One of the great things about Spanish wines is that there is almost always an interesting story – behind a particular wine, or portfolio of wines, the winemaker or the bodega itself. Sometimes, the story is about all of the above, and on many occasions the story starts in the past.

So, it was a multifaceted pleasure to visit the Gramona Sparkling Wine stand at the very recent, in fact, inaugural Barcelona Wine Week. Gramona is now part of the Corpinnat organisation but, having been founded in the 1850s, it has a long standing tradition of making fizz, mostly under the auspices of DO Cava.

I was lucky to visit at a time when family member, Leonard Gramona, was available to chat – an honour, and particularly interesting too, as he told me the story behind Gramona’s reputation for making top quality, long aged Sparkling Wine. And, although nothing like old enough to have been around then, it’s clear that the story has passed from one generation to the next!

1936 was, of course, a dreadful year for Spain. The Civil War was an awful time in so many ways and was then followed, of course, by the privations of the World War Two. A truly catastrophic period in history and a human tragedy, of course.

It was also an extremely worrying time for business generally, including the wine business. With no way of knowing what was going to happen, given the  number of players in the Spanish Civil War, but fearing the worst, the Gramona wine family took the courageous step of deciding to hide most of their production of Cava, from all of the factions which were likely to steal/destroy it. Readers perhaps know that a similar story took place, a few years later in the famous wine producing areas of France when Nazi Germany invaded.

It must have been an extremely stressful time for those who took this step – invaders don’t take kindly to being made a fool of, so who knows what punishments would have been  handed out if the Gramonas’ deception had been discovered! Fortunately for them (and nowadays, for us too!) it wasn’t and when they felt it safe to return to the hidden cellars they discovered that the fizz that had aged, untouched for at least four years, was of an outstanding quality! A concept was born!

Considering the above, it’s no surprise to learn that Gramona’s entry level sparkling wine, their best seller, has been aged for a grand 56 months (ok, I’ll do the maths for you – that’s over four and half years, biding its time in the now free to access cellars!). Made with Xarel.lo, Macabeo, Chardonnay and a tiny amount of Parellada, Gramona Brut Imperial retains that essential freshness that we all expect from fizz, but also has extra body and complexity, with more than just the beginnings of mature aroma and flavour profiles. An excellent start to the whole portfolio!

There’s another historical reference to the next wine I tasted, though it’s only the name that is taken from Roman times! III Lustros is a wine that has been aged for seven years – so long I can hardly work out the number of months, which is how fizz aging is usually noted! (Lustros means a period of five in Latin, and means that within this range there may be wines yet to come that have aged for 15 years!).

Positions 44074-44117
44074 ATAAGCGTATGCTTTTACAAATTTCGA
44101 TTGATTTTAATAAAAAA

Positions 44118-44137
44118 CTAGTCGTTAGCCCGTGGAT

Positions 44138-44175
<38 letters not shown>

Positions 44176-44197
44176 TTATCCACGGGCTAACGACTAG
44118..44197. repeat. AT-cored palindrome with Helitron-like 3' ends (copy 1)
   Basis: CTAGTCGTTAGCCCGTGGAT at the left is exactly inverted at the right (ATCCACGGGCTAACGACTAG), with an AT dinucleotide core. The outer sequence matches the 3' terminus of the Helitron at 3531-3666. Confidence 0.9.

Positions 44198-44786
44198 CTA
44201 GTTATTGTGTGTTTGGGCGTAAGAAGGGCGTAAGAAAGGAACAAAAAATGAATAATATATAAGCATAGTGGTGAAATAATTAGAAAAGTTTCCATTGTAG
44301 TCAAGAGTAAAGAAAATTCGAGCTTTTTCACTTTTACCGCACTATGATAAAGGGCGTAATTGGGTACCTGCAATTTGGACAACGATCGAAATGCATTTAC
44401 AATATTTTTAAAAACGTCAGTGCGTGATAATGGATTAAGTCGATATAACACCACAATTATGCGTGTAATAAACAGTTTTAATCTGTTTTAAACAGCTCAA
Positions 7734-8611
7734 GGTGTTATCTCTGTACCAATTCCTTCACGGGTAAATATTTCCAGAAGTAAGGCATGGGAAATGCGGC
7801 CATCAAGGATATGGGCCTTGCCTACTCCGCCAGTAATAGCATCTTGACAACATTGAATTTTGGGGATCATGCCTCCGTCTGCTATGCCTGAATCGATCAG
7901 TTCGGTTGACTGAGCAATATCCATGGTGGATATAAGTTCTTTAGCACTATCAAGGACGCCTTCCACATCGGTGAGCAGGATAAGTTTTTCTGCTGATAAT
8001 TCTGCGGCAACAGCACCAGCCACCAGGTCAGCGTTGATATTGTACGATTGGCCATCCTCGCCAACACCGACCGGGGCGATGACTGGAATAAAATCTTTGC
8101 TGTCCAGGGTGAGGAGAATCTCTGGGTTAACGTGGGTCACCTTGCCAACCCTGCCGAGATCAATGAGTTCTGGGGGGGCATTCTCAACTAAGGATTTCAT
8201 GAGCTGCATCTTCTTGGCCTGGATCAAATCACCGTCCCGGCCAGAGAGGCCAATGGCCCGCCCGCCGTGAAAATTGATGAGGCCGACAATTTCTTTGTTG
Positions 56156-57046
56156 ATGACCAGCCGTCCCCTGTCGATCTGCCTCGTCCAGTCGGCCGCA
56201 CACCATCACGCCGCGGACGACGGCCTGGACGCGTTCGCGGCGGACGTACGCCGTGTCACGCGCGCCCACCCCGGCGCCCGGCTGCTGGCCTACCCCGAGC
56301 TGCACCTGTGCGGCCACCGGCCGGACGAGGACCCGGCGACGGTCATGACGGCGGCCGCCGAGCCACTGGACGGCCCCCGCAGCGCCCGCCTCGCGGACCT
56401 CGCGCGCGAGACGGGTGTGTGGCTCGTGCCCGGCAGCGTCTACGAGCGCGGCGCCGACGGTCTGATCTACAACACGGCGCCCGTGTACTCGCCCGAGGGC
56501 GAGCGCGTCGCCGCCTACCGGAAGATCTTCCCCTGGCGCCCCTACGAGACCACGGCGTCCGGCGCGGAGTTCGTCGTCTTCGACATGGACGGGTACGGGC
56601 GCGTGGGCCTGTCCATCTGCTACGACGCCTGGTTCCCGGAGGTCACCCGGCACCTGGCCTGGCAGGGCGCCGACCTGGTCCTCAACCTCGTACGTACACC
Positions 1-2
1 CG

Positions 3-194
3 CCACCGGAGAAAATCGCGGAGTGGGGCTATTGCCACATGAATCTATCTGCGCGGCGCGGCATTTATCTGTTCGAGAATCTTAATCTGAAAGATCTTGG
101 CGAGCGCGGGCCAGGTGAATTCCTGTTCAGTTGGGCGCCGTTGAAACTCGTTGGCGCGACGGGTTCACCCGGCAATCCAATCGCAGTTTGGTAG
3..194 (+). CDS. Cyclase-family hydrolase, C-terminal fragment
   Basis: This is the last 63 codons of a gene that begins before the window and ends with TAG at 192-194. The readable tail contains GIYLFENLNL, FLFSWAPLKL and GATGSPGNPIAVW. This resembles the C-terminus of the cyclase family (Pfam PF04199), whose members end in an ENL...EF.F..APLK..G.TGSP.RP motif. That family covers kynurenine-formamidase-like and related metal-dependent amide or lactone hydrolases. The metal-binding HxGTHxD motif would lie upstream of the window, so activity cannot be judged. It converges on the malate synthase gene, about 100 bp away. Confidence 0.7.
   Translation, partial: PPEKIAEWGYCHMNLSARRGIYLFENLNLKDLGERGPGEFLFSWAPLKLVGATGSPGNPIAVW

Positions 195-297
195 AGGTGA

III Lustros is made with Xarel.lo and Macabeo, but is a Brut Nature, in fact the style of Spanish fizz that I like most. Again, it’s fresh, this time with a little more acidity, making it such a perfect match for canapés, seafood and check out oysters too!

This superb sparkling wine is made using not just organic farming, but also biodynamic principles – which, of course, take into consideration the sustainability of the soil, and the welfare of the creatures that live in it, for future generations. The bubbles are the finest, the elegance on the palate, in some ways defies its weight, though its presence in the mouth means it will be happy to be paired with light meats as well as fish, and shellfish, plus, it’s as long as you like on the finish. Superb!

Celler Batlle 2010 Brut, though at the lowest end of the residual sugar spectrum, has had more than 8 years resting on its lees, gaining maturity, complexity and different flavours and aromas. It’s at a venerable age and yet still speaks of its youth in its delightful freshness – a common trait with all Gramona wines, and a crucial element of all quality fizz.

You’ll find herbs on the nose, some mineral notes too along with ripe orchard fruits and a blanched nutty note, with some sprightly citrus whispers as well. It’s a taste and aroma sensation, allowing the taster to drift away on a magic carpet of pure pleasure. Yes, it will pair brilliantly with fish, shellfish, oysters again and whiter meats – chicken and turkey (if you feel like splashing out next Christmas . . . !), as well as pork, all with and without sauces.

But this stunning sparkling wine is just wonderful to drink on its own, with your best friends and family.

NB this article first appears in the morning of 14th February (you know where I’m going here!), there is time to nip out to a fine wine shop now, buy one of the Gramona range, chill it down during the day – and start your romantic Valentine’s night in real style! Twitter @colinonwine  Facebook Colin Harkness